March 6th, 2010

Old Pueblo 50 Mile Endurance Run

The day has finally arrive! Friday afternoon I drove to Tucson for packet pickup then continued on to Sonoita to check into my bed and breakfast. It was not the most restful night of sleep but I must’ve had enough because at 3:20 a.m. I was staring at the ceiling knowing there was no way I would get anymore sleep. So I got out of bed, had a cup of coffee and a power bagel, took a scalding hot shower to warm up my muscles and headed off to run headquarters.

Run headquarters was located one mile down a gravel road, then 5 more miles down a dirt road to the old Kentucky Mining Camp. Keep in mind Sonoita is only 30 miles from the Mexico border. I had to pass through an immigration checkpoint to get to Sonoita and now as I turn off the highway onto the gravel road I’m greeted by a large AZDOT sign stating “PROCEED WITH EXTREME CAUTION: Smuggling and illegal immigration activity is know to occur in this area.” After a bumpy 20 minutes I arrive at Kentucky Camp at 4:55 a.m., my car thermometer read 35°. Although it’s still dark I stopped last night before sunset so I would know were to go, the surrounding countryside looks like the old movies where the buffalo herds roamed the prairies of rolling hills and golden grass and mountains in the background. These mountains, the Santa Rita’s, were covered with snow, it was an absolutely beautiful picture. With over 7000’ of elevation gain and loss I knew I would soon get an up close and personal view of these mountains.

With headlamp in place and tired of waiting, the 6:00 a.m. start came none too soon for me. Six weeks ago I was ready to run the race of my life, since then I injured my left knee and Achilles tendon in a rocky and mountainous trail marathon and have done a lot more resting than running. I cancelled a trail 50K run on February 13th but the extra rest hasn’t helped, my goal has gone from running this mountainous 50 miles in under 11 hours to simply finishing.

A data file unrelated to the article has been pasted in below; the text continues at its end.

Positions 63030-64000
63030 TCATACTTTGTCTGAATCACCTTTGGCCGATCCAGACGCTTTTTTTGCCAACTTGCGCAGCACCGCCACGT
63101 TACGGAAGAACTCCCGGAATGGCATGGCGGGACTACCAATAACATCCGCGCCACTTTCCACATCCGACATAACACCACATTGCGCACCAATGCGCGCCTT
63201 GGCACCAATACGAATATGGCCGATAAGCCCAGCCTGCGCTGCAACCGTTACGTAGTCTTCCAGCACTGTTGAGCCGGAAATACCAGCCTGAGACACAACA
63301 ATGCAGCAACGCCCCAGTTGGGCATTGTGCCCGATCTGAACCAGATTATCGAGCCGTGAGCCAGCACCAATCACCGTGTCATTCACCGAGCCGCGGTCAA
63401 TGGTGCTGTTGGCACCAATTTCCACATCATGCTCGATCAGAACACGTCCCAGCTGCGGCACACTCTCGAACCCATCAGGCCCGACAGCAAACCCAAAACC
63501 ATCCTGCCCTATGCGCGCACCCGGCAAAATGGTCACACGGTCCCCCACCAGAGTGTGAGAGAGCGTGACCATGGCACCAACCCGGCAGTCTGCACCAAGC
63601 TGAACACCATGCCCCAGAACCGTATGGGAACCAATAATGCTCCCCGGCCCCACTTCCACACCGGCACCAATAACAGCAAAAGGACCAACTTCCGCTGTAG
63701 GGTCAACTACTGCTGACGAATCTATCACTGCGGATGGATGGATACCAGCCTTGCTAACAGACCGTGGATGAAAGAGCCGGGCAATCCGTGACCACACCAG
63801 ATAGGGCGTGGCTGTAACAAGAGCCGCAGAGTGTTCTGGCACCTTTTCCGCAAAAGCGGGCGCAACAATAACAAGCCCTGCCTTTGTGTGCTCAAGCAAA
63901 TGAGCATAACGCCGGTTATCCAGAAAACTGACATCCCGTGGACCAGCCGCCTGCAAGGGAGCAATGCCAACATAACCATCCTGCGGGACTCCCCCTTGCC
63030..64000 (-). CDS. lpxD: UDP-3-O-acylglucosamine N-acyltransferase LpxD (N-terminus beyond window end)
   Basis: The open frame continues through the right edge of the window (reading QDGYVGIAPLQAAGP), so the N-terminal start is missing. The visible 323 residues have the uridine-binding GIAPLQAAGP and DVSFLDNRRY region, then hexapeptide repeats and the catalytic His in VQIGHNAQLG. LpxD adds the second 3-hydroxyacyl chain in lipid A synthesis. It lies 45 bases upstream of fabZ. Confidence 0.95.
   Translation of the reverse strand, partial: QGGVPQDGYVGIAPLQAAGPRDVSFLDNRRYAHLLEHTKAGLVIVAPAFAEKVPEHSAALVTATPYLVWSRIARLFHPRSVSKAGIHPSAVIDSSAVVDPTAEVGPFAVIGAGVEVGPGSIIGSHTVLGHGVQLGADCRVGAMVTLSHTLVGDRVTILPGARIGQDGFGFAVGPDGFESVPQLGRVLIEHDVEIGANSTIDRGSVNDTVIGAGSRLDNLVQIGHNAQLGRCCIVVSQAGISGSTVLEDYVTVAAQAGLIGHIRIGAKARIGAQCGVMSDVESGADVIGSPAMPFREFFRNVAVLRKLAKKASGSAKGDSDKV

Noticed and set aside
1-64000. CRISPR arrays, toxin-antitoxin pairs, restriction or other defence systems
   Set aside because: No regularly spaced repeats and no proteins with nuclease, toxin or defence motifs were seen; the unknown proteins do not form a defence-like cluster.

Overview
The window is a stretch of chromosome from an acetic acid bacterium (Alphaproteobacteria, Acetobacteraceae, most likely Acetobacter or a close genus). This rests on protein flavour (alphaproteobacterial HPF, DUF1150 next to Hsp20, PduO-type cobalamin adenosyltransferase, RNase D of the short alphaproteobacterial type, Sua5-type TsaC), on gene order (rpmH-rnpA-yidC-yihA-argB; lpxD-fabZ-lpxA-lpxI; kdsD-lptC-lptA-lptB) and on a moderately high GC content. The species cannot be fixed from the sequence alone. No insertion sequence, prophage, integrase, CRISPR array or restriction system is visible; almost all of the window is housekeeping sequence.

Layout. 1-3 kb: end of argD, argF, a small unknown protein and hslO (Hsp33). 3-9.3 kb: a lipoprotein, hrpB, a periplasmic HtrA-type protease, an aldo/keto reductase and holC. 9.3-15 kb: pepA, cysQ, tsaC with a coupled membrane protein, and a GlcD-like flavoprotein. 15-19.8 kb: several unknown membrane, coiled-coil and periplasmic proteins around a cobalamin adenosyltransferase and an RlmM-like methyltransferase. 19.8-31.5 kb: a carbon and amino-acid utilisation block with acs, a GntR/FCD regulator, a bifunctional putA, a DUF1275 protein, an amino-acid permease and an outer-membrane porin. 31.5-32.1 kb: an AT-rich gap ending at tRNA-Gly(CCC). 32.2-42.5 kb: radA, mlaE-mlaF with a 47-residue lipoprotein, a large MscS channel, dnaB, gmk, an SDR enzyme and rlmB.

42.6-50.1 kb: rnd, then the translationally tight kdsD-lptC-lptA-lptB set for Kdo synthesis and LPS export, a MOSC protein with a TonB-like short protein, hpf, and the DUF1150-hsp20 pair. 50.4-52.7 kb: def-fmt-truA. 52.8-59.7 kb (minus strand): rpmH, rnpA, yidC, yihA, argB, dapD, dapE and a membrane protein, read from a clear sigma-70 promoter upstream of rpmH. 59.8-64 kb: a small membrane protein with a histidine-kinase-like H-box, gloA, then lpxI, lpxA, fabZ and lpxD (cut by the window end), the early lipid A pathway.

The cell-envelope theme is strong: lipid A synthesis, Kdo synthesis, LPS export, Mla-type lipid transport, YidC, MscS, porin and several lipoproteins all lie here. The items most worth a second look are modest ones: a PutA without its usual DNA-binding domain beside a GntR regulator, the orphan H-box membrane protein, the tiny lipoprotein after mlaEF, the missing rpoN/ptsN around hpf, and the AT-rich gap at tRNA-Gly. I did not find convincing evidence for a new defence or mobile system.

With 170 other runners, the start up a steep quarter mile climb out of Kentucky Camp made for a nice walking warm up to get started. Once on the trail I felt surprisingly well. Running downhill bothers my knee more than anything. Feeling good would only last so long, I had hoped that it would last longer than 12 miles though. By time I hit a steep, 5 mile long rocky decent starting at mile 15.5 my knee was killing me on every pounding step down. I was now in survival mode just to finish. The only thing that helped distract me from the pain in my knee was falling at mile 18 and taking the skin off my right palm, I still had my running gloves on or it would’ve been much worse. Having emptied my 70 oz. Camelbak by mile 21 the support crew at aid station 23 refilled it for me.

I made it to the aid station at mile 29 in 6:10. Knowing I had a large blister on my right heel and my soles burning from my shoes moving back and forth on the extreme elevation changes I changed socks and shoes from my drop bag, grabbed a fresh Camelbak loaded with Succeed Amino and Red Bull then headed out. Only 21 miles to go! Unexpectedly, I thought I still had a chance at 11 hours even though I knew the trail was harder on the second half than on the first half.

By now I’d drank over 100 oz. of Succeed Amino electrolyte drink and have religiously taken one SCap electrolyte tab every 30 minutes. I typically struggle with dehydration around 25-30 miles and even though it’s a perfect, cool day for running I’ve pee’d only once (and that was forced) and am starting to feel the early symptoms of dehydration I’ve become used to on long runs in the McDowell Mountains near home. I increase the fluid intake to the point I can’t tell if it’s my stomach or my Camelbak that I hear sloshing as I run.